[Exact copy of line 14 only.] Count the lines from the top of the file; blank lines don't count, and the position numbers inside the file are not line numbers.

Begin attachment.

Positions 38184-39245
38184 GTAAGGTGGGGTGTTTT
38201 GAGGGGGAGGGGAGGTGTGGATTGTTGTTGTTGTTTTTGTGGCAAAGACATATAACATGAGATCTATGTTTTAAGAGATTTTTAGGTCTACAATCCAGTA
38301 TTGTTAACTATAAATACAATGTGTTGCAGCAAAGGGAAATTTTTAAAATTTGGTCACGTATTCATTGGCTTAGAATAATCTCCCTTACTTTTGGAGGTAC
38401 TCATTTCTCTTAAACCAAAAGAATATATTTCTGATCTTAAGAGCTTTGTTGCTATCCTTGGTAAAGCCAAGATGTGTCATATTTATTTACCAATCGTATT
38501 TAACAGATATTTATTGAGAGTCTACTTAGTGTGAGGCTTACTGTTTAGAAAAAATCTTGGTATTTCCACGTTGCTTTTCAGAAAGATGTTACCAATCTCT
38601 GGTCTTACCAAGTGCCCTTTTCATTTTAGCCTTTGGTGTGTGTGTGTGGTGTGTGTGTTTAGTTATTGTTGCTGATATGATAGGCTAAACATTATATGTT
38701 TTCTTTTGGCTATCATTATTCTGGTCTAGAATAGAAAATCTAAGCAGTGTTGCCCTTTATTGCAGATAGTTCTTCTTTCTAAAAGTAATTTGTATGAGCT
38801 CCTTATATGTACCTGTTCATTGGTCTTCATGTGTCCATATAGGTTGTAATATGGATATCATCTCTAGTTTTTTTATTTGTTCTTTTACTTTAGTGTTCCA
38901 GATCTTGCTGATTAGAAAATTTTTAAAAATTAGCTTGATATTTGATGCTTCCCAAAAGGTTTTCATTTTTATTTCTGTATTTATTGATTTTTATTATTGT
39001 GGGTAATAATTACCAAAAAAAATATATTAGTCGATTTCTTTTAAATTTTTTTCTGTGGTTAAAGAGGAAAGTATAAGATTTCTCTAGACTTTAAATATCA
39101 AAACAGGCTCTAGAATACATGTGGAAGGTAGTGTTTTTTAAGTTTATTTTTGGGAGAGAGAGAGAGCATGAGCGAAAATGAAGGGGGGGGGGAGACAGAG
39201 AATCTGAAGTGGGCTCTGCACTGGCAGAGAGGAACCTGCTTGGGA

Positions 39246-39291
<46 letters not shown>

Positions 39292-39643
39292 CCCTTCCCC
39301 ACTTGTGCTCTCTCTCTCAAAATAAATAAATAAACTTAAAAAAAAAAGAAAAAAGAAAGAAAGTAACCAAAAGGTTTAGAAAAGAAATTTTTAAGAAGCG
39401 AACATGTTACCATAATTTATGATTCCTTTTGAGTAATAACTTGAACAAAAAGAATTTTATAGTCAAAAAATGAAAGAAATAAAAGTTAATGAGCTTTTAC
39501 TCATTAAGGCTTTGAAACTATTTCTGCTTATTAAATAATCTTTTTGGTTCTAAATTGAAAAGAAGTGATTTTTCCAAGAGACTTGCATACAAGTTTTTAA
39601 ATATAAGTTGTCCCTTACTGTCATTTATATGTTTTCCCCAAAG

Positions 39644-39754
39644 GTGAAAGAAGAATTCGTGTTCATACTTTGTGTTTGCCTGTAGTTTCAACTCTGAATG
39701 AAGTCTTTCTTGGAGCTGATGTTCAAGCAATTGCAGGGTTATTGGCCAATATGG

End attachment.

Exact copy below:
Positions 39246-39291